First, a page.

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Reasons Why I Appreciate Living In Saipan

I was born and raised in Saipan, and have practically lived here my entire life. I’ve experienced many highs and lows on the island and have witnessed it blossom into the tropical beauty it is today.

And I write with the determination that Saipan is undoubtedly one of the places to visit at least once in your lifetime.

Here’s why.

The Splendor of Saipan


We are surrounded by shining turquoise water and have peacefully coexisted with the jungles. The sunsets and sunrises are undeniably jaw-dropping. We live in the presence of fresh air; tropical weather (Fun fact: We hold the Guinness World Record for the land with the most consistent temperature); and indigenous terrain and aquatic wildlife: birds, butterflies, lizards, fish, turtles, and manta rays. Rising tall throughout the island are iconic palm trees and our notable flame trees, whose flowers exhibit brilliant, red-orange petals resembling fire (hence, its name), that complement the other species of beautiful flora.


Saipan was a significant battleground during both World Wars in the early to mid-1900s. Today, remnants of battle zones and war equipment are found deep throughout the island, with some artifacts preserved at the American Memorial Park Visitors Center that features a short documentary film in their theatre. Most historical landmarks are free to visit and explore. Of course, it is suggested to explore with respect and care. There is also information available upon visiting these sites.


Comparing how time operates between the US and the island, I’ve always felt like I can breathe more steadily when I’m in Saipan. There is undoubtedly a fast-paced lifestyle that large cities encompass, so if you’d like to take things slowly for a moment, Saipan is a great getaway to catch up on your thoughts, feelings, and relax while our clock ticks slower.


As far as I know, residents of Saipan, and the CNMI in general, have not been charged with a variable sales tax. That’s because the prices of goods and services already include tax and are therefore firm (but still applicable for discounts and other offers). It’s very convenient as it’s easy to calculate your grocery bills or phone bills.


Well, easy is loosely defined here. Saipan has limited public transportation because many of the residents own personal or family vehicles. If you’re visiting, the best and practically the only way to affordably travel around the island is to rent a car, which is not difficult as there are about a dozen of car rental shops available, several of which are at the airport upon arrival. You can ask a car rental agent for a map of the island (which includes coupons and discounts to many of the island’s popular eateries and boutiques). Some of our roads aren’t formally named, and almost all locals would simply pinpoint easily identifiable landmarks to guide others to a destination.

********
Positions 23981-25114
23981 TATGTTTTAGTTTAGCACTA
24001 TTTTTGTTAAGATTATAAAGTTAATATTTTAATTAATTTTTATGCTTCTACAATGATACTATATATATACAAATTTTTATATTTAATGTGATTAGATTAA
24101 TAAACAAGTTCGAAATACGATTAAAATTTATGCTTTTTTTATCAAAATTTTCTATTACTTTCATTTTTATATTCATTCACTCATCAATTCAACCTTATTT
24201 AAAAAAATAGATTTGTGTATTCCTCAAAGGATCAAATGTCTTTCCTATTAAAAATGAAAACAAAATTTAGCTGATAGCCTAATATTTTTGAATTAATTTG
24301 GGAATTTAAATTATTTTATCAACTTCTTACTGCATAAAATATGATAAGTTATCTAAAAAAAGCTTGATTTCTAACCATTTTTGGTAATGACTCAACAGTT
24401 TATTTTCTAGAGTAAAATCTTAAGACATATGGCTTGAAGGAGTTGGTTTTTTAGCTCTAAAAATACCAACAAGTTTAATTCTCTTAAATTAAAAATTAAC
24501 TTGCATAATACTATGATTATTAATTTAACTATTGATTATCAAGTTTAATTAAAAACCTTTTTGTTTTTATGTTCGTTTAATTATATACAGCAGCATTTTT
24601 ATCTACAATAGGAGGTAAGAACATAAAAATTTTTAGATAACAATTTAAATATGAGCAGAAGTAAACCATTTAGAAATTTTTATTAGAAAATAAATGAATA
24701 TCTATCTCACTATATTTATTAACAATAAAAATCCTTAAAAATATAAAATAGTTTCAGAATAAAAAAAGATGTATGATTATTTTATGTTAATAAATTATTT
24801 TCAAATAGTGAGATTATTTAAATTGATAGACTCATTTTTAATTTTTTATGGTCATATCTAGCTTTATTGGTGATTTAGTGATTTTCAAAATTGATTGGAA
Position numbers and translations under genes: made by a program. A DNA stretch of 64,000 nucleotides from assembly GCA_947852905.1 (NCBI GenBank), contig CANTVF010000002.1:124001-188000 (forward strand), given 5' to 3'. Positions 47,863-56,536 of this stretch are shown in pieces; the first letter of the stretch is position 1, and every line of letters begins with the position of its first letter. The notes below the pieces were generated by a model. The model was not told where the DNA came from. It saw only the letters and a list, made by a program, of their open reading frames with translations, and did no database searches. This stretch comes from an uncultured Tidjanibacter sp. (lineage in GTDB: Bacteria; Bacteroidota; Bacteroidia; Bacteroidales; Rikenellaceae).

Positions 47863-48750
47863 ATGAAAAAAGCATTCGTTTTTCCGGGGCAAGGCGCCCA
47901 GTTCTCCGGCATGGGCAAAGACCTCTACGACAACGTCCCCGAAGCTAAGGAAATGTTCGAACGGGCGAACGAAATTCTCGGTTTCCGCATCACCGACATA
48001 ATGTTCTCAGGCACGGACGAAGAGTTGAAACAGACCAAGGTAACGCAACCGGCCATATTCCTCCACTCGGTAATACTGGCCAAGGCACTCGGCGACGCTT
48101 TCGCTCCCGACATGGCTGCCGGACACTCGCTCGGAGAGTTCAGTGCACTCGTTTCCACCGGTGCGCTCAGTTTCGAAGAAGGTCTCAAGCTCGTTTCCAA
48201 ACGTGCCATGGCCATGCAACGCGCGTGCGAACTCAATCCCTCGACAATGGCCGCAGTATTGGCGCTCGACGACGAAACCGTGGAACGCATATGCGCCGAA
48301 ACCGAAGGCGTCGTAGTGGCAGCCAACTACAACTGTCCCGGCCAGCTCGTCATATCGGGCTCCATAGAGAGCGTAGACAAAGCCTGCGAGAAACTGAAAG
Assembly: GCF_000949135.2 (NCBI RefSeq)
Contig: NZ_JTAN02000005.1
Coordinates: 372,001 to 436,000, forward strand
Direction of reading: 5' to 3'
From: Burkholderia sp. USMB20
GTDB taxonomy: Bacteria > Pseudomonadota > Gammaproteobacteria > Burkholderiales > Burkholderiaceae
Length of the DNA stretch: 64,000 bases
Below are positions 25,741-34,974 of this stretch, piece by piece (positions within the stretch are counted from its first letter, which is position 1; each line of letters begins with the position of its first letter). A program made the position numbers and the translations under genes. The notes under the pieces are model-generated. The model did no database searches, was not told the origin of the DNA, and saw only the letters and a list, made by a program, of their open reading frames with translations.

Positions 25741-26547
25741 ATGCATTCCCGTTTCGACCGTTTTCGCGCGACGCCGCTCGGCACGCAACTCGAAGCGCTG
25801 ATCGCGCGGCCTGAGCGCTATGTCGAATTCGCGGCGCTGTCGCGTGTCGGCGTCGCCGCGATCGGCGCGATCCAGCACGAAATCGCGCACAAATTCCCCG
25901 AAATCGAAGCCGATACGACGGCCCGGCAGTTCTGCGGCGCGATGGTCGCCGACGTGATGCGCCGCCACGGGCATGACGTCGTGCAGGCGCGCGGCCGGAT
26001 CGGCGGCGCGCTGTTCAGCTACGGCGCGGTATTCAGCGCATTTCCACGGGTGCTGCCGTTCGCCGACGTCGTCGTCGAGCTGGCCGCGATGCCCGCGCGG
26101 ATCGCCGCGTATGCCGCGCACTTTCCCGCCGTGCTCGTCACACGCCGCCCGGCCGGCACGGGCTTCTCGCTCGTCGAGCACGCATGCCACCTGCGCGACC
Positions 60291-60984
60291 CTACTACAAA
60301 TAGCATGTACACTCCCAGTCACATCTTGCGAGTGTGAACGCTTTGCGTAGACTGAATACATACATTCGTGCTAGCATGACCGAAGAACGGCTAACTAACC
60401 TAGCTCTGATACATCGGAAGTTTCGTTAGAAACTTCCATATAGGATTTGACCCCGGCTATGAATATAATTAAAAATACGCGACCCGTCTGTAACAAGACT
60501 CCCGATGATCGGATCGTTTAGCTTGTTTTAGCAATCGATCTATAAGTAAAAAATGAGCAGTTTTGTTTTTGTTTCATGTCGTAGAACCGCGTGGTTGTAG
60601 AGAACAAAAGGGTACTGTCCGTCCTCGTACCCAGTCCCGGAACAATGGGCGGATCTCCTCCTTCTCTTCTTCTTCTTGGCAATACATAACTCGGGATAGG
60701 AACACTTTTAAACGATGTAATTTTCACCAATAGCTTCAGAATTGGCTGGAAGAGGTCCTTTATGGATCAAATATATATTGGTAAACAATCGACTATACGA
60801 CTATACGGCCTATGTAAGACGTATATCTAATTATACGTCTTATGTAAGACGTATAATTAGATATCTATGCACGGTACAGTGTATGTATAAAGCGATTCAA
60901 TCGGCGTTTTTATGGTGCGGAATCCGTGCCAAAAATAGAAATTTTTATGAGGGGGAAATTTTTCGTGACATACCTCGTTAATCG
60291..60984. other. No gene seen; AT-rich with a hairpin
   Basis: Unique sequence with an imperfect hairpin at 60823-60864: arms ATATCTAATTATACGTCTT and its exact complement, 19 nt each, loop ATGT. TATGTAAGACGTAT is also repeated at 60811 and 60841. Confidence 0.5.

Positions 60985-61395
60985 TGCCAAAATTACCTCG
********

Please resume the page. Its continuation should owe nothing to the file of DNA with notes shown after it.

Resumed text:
Virtually every business on Saipan is allocated with a free parking lot, most of which are safely separated from the highways. There are no working parking meters or officers to keep track of any parking payments. Also, do be prepared to master your parallel parking technique. The populous village of Garapan is notorious for its numerous parallel parking slots.


The people on Saipan have a culturally strong familial bond. Many of the children are not in a rush to move out of their family home, and many parents love having their children under the same roof. Family comes first to many of us, and when one is in need of help, there is no doubt that family will be there. Sometimes the families formed are not of the same blood, but through a diverse community with our classmates, neighbors, and even coworkers.


Our local Chamorro delicacies reign supreme. But, we are treated to mouth-watering arrays of Asian, European, Indian, and American foods as well. Many of these international savory cuisines, along with a bunch of the island’s most popular desserts – pearl (boba) shakes, shaved ice, baked goods, to name a few – can be found at our annual festivals.

From February to July, the island celebrates with annual festivals and events perfect for families and friends to enjoy. Pre-pandemic, the island hosted the Flame Tree Festival, Taste of the Marianas, Fourth of July Parade, Thursday Night Street Market, Marianas March Against Cancer, Good Friday March (to Mt. Tapochau, the island’s highest point). Towards the latter half of the year, Saipan holds the Japanese Autumn festival, with Halloween treats and Christmas joy to close the year.

Keep being inspired and take care always,


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